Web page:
City workers and union members filled the assembly room Tuesday to urge the Chattanooga City Council to increase their paychecks.
While they wait on implementation of a potential pay plan from the administration, they asked council members to take a second look at how raises are distributed.
They argued that a 1.5 percent across-the-board salary bump in this year’s budget proposal would not significantly affect the paychecks of many employees. They said the increase for many of them would amount to about $8 more a week.
Robert Hart, city facilities manager, said it takes very little effort to look at a percentage-based pay increase and see how unfair it is. He highlighted the pay differences between upper-level management and lower-level employees.
“This system’s been in place for years. And no matter the percentage, the men and women in the lower pay scale always seem to be overlooked,” he said.
City Hall’s budget proposal includes an additional $950,000 for pay adjustments in the Chattanooga Police Department. Some officers and sergeants will see their pay go up if they have been adversely affected by a broken pay structure. Additionally, the fire department may see a similar overhaul, according to Human Resources Director Todd Dockery.
It’s been six years, though, since HR looked at the city’s general pay plan. Dockery’s staff will be conducting an in-depth analysis to determine if changes are needed. A recommendation will be made to Mayor Andy Berke by July 1, 2015.
“A pay plan should be looked at every three to five years, and we’re going into year six now,” Dockery said.
City government is the eighth-largest employer in the region. Out of 2,794 employees, approximately 1,000 are considered general employees, excluding public safety. However, changes to the pay scale could potentially affect other city employees as well, according to Dockery.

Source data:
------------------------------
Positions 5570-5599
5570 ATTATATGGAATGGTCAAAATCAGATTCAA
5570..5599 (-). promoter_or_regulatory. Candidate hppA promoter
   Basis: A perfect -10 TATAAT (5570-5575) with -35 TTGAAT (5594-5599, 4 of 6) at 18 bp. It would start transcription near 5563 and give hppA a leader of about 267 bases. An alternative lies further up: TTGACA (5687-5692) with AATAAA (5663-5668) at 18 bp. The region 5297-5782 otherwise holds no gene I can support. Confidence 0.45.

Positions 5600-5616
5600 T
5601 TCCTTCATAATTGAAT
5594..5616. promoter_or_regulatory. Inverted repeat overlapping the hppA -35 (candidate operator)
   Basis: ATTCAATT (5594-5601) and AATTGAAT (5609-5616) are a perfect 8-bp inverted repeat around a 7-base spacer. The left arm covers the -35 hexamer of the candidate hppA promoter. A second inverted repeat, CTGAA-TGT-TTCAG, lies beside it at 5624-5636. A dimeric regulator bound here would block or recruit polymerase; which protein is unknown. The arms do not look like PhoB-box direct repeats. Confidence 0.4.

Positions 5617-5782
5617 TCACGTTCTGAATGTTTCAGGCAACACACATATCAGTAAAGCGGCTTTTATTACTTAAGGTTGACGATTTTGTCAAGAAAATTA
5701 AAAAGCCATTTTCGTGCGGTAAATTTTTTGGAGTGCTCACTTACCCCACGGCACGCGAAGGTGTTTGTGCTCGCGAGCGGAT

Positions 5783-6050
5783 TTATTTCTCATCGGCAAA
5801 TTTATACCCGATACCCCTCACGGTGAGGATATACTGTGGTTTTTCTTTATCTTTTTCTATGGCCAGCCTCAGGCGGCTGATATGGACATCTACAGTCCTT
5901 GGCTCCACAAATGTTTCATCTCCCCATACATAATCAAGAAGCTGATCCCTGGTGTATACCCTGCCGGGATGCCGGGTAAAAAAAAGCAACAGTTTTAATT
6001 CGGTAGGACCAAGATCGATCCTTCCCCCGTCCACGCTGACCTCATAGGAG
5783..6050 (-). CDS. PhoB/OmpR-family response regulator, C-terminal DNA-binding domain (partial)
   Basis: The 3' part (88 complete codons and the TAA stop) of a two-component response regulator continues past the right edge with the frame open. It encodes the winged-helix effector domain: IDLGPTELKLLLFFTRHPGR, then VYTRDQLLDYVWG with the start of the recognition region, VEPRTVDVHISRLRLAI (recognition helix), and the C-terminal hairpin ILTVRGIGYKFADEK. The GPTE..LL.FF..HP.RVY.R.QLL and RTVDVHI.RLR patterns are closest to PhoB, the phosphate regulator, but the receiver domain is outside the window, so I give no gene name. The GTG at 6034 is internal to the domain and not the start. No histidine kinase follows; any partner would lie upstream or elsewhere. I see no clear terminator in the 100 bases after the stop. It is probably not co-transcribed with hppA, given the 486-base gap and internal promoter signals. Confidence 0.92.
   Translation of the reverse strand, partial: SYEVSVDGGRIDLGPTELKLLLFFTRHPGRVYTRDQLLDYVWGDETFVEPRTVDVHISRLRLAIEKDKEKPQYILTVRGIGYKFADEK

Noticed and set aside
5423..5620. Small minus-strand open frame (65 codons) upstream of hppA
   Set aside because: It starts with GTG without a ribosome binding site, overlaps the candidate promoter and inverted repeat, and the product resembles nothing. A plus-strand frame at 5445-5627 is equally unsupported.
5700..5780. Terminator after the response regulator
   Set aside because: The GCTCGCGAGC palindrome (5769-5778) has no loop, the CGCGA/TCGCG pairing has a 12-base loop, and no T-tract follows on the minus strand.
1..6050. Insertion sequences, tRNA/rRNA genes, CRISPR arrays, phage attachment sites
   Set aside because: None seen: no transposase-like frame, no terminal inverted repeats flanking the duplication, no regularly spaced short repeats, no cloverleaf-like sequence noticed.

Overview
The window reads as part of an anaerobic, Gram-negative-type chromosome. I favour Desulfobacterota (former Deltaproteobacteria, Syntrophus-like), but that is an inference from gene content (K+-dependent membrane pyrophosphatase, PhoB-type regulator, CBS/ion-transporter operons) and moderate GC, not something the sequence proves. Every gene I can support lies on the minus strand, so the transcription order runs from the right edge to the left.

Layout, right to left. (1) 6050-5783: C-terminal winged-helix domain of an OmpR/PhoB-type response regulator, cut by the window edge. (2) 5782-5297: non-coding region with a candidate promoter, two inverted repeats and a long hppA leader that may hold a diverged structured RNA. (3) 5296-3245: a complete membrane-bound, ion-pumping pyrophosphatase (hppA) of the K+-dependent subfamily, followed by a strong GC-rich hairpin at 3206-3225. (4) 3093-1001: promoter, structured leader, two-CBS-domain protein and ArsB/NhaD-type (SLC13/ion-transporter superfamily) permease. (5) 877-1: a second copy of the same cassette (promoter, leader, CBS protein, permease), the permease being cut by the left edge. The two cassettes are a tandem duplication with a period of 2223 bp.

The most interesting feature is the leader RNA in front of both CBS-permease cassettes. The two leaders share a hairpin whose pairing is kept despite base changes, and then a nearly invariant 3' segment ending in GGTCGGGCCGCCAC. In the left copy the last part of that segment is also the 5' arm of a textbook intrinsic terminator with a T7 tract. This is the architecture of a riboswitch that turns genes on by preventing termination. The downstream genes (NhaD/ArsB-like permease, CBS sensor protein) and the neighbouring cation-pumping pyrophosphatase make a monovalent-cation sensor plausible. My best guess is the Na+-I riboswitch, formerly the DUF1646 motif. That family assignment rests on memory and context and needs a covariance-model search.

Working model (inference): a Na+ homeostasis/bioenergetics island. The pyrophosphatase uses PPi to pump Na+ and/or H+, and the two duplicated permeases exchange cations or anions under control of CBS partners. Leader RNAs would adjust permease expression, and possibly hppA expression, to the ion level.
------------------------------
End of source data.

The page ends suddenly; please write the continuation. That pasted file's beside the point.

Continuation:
An overhaul could be more complicated than the ones being considered for the police and fire departments. It involves reviewing records for more employees who fall under different, complex job classifications.
The average annual salary in the Hamilton County area was $43,480 in 2012, according to the U.S. Bureau of Labor Statistics. Across city government, the average employee earns $41,247 a year. But the salary levels discussed Tuesday were significantly less than that figure.
Doug Collier, president of Service Employees International Union Local 205, represents about 300 city workers. The union’s local membership runs the gamut from librarians to sanitation workers, he said.
General employees do not currently have a pay plan, and the administration has pledged to work with the union to address the problem, he said.
“A 1.5 percent increase across the board, we feel, just adds to the problem,” he said. “As in the past, absent a structured pay plan, the across-the-board increase just means those making the most will make even more.”
The city’s budget includes an increase to health insurance premiums. The increase would impact all employees, regardless of their salaries, he said.
Instead of giving employees a 1.5 percent raise, the union leader asked council members to boost hourly wages by 50 cents, which would amount to an annual salary increase of $1,040 for general employees at all levels of city government.
Alonzo Strickland, a 25-year employee with the Public Works Department, asked council members to approve a budget that includes a “meaningful raise.”
“What we do is not glamorous, but it’s very important,” he said. If city streets were not cleaned or brush and leaves were not removed, “you would notice.”
“If the garbage wasn’t picked up, you would definitely notice,” he said.
There are longtime city employees who earn less than $30,000 a year, he said. “It’s a shame. Notice us. Respect us. Show us that you value our work.”